Okay, so let’s move on to the biggest elephant in the room: James passion for winning dissipating some after bringing home the Larry O’Brien Trophy for the first time in franchise history.

They of course found vindication in 2016, historically overcoming a 3-1 series deficit against the 73-9 Golden State Warriors in the NBA Finals. The following season, however, brought that fantasy summer crashing back to reality. James’ contagious hunger to deliver a championship for Northeast Ohio dissipated. “There wasn’t a lot else for him,” Griffin says. “I don’t think he’s the same animal anymore about winning.” Many in the NBA now suggest James harbors two priorities: enduring to team with his eldest son, Bronny, and one day owning a franchise.

All I read is more truth from Griffin. It seems natural that fulfilling one’s biggest lifelong goal would result in some sort of drop-off. The SI article went on to mention that the Cavaliers defense plummeted to dead last the season after the championship banner was raised. For the uninitiated crowd, please note Griffin claiming a lot of responsibility in the next two sentences: “I did a really s****y job of bringing enough urgency to the next year.”

To further explain this idea of James not being the same hungry animal, listen to Ryan Hollins and David Jacoby break it down.

Need more convincing? Read what Rich Paul had to say on the topic of winning to Lee Jenkins close to a year ago.

Even pinpointing a primary motive behind James’s third free-agent decision is difficult. “In 2010, when he went to Miami, it was about championships,” Paul continues. “In 2014, when he went back to Cleveland, it was about delivering on a promise. In 2018, it was just about doing what he wants to do.”

The Los Angeles Lakers were coming off a 35-47 season. No other superstar had agreed to join LeBron. In fact, there were rumors that elite players didn’t care to join him out in L.A like Kevin Durant, who famously called the media environment around James as toxic. Either way, the Lakers locker room was not a winning one and there wasn’t much hope good help was en route, but LeBron came any way — and wound up guiding L.A. to a spectacularly disappointing 37-45 season.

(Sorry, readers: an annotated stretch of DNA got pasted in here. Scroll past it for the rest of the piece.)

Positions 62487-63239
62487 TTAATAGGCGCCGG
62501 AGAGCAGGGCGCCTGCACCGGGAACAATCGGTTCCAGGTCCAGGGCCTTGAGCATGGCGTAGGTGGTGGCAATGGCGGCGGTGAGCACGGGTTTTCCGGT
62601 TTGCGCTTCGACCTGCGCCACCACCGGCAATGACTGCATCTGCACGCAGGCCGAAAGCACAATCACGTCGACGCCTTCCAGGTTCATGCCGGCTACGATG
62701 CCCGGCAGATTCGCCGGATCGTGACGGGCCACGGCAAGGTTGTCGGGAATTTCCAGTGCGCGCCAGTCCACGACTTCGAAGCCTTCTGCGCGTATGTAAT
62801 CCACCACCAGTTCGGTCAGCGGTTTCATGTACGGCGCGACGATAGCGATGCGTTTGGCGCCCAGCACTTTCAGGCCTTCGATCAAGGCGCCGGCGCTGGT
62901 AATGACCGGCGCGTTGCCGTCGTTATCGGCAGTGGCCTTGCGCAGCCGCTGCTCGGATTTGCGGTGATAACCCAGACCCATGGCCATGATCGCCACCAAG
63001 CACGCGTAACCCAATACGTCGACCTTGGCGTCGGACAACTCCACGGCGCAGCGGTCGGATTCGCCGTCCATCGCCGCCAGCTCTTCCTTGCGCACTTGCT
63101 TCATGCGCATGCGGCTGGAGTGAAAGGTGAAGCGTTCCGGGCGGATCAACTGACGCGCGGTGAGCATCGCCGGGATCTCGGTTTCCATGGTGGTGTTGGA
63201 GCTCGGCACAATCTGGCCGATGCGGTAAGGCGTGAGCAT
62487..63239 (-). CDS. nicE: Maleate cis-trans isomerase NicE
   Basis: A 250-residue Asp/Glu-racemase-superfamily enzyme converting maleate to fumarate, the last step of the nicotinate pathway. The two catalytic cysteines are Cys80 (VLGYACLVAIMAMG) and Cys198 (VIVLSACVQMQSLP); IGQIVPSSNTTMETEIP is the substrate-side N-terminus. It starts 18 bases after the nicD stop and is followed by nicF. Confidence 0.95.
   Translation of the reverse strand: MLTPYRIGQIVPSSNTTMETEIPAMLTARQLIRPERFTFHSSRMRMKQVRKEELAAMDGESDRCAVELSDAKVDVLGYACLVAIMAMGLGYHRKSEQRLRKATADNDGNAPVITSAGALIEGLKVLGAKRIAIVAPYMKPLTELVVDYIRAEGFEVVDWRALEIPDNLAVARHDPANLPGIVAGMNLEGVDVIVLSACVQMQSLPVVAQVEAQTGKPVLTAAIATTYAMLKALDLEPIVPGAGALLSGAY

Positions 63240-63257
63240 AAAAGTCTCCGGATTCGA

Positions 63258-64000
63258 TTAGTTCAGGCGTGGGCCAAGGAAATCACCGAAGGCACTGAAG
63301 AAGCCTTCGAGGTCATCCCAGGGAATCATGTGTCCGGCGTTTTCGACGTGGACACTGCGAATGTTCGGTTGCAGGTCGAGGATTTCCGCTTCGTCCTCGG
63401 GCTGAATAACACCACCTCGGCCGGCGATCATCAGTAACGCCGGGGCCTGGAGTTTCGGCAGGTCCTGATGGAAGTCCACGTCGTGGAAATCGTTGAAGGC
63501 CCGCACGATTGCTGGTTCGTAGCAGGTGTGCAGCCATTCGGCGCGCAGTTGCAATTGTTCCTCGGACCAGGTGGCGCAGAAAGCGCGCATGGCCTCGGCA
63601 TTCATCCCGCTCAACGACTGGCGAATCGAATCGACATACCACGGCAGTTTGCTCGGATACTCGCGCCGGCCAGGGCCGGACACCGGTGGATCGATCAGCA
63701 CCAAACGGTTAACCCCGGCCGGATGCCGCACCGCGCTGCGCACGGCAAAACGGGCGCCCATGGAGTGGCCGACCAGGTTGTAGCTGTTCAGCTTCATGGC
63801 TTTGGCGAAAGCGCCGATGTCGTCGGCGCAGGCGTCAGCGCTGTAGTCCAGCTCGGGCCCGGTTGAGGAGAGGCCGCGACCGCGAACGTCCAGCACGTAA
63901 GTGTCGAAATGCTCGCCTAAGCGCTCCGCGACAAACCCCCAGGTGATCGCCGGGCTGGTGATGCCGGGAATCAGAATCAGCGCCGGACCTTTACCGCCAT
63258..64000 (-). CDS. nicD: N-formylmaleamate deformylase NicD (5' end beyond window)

How is that on David Griffin? You know, the guy who also talks about once having a great relationship with LeBron in the same derogatory article.

“You’ve got to be willing to have very difficult conversations with LeBron,” Griffin says. “I always was, which is why we had a great relationship, because I would tell him what he needed to hear and he respected that I was telling him that for the right reasons.”

Ask yourselves this: prior to the SI piece, when had Griffin ever come down hard on LeBron James or tried to assassinate anyone’s character for that matter? I can’t recall an instance. Can you? In my opinion, he was always admiring when reminiscing about players, and any contempt was always in reference to the team build of the Cavaliers. As we’ve heard countless of times before this week, it wasn’t a satisfying one. #Inorganic

To recap, NONE OF THE QUOTES FROM THE SI ARTICLE ARE BREAKING NEWS, LET ALONE FUNCTION AS SOME UNPROVOKED SHOT! So, LeBron, this Tweet was rather unnecessary if it was meant as some sort of response to Griff.

Look, we’ve been familiar with David Griffin but for less than four months; however, I don’t think anything he said about LeBron James was at all disrespectful. Fact of the matter it was likely poorly worded. And that’s a shame because I thought the intended topic was a really good one, one meant to describe how Griff is eager to grow a special family in New Orleans. #Organic